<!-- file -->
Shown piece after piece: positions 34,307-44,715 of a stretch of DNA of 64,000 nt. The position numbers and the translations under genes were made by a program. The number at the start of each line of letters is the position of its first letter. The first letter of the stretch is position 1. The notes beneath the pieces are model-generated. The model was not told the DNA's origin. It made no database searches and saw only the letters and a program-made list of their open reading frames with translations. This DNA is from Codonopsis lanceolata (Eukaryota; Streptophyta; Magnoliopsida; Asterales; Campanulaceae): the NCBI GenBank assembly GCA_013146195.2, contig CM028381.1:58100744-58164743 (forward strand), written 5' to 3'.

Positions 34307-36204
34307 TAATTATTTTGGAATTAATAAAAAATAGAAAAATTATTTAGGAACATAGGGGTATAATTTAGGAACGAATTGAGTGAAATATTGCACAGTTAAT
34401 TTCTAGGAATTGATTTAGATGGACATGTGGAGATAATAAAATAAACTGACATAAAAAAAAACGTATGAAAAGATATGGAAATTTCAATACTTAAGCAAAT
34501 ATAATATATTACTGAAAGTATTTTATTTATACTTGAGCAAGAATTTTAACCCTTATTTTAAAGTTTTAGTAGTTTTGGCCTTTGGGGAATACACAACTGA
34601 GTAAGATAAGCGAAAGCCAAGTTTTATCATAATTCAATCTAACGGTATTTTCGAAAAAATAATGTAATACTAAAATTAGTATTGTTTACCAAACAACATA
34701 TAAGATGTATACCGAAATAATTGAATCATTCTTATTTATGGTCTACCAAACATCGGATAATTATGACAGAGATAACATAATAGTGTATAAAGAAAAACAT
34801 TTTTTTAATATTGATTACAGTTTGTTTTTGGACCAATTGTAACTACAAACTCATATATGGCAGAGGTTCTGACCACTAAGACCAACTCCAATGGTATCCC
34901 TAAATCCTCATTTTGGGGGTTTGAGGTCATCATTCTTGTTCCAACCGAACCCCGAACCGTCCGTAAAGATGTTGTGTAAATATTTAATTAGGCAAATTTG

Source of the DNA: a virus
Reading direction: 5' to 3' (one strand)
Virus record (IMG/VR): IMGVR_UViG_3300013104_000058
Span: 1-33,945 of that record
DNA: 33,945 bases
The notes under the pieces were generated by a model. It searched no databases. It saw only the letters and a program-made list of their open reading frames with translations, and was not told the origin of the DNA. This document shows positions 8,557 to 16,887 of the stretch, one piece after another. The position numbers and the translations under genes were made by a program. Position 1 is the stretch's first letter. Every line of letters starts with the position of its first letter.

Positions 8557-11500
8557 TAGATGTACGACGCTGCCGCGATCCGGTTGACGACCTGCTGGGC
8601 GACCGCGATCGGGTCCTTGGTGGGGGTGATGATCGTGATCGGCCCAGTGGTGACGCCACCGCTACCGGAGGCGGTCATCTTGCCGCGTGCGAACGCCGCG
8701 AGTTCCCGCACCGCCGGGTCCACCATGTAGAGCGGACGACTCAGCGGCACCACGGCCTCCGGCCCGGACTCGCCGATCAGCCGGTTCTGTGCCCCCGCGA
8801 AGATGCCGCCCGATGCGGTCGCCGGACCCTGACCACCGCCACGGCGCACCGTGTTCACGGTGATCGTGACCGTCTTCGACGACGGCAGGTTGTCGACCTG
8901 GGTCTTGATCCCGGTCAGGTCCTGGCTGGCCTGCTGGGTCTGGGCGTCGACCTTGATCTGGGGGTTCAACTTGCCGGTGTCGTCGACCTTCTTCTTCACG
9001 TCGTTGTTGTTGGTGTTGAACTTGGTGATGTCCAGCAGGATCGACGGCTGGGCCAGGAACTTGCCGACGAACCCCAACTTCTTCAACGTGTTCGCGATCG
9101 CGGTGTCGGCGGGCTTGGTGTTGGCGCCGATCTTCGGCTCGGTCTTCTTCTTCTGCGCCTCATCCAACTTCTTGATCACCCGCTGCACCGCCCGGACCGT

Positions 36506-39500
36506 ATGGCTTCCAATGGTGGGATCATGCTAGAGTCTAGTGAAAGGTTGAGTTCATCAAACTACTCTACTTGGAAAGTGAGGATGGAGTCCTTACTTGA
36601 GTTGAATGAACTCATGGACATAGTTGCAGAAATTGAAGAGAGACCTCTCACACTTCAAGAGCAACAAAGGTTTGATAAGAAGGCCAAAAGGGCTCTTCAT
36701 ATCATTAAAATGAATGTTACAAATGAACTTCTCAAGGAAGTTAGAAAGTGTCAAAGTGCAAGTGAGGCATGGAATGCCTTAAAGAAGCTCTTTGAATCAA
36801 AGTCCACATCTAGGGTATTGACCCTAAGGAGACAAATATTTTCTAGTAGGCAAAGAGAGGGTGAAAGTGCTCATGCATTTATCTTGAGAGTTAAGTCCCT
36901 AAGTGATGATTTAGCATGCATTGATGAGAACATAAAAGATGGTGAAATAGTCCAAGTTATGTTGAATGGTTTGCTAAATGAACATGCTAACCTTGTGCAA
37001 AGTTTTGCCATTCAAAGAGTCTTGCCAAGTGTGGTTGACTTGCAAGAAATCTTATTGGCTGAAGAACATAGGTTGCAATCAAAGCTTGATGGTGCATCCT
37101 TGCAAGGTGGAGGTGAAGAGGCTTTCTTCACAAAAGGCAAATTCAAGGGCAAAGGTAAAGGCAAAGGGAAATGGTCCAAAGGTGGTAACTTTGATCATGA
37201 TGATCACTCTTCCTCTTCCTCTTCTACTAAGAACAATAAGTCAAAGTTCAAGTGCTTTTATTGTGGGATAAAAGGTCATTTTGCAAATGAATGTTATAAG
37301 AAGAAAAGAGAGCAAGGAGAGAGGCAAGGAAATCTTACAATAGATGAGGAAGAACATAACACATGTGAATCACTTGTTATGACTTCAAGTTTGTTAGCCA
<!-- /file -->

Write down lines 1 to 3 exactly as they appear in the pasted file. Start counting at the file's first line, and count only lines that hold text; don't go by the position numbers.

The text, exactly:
Shown piece after piece: positions 34,307-44,715 of a stretch of DNA of 64,000 nt. The position numbers and the translations under genes were made by a program. The number at the start of each line of letters is the position of its first letter. The first letter of the stretch is position 1. The notes beneath the pieces are model-generated. The model was not told the DNA's origin. It made no database searches and saw only the letters and a program-made list of their open reading frames with translations. This DNA is from Codonopsis lanceolata (Eukaryota; Streptophyta; Magnoliopsida; Asterales; Campanulaceae): the NCBI GenBank assembly GCA_013146195.2, contig CM028381.1:58100744-58164743 (forward strand), written 5' to 3'.

Positions 34307-36204
34307 TAATTATTTTGGAATTAATAAAAAATAGAAAAATTATTTAGGAACATAGGGGTATAATTTAGGAACGAATTGAGTGAAATATTGCACAGTTAAT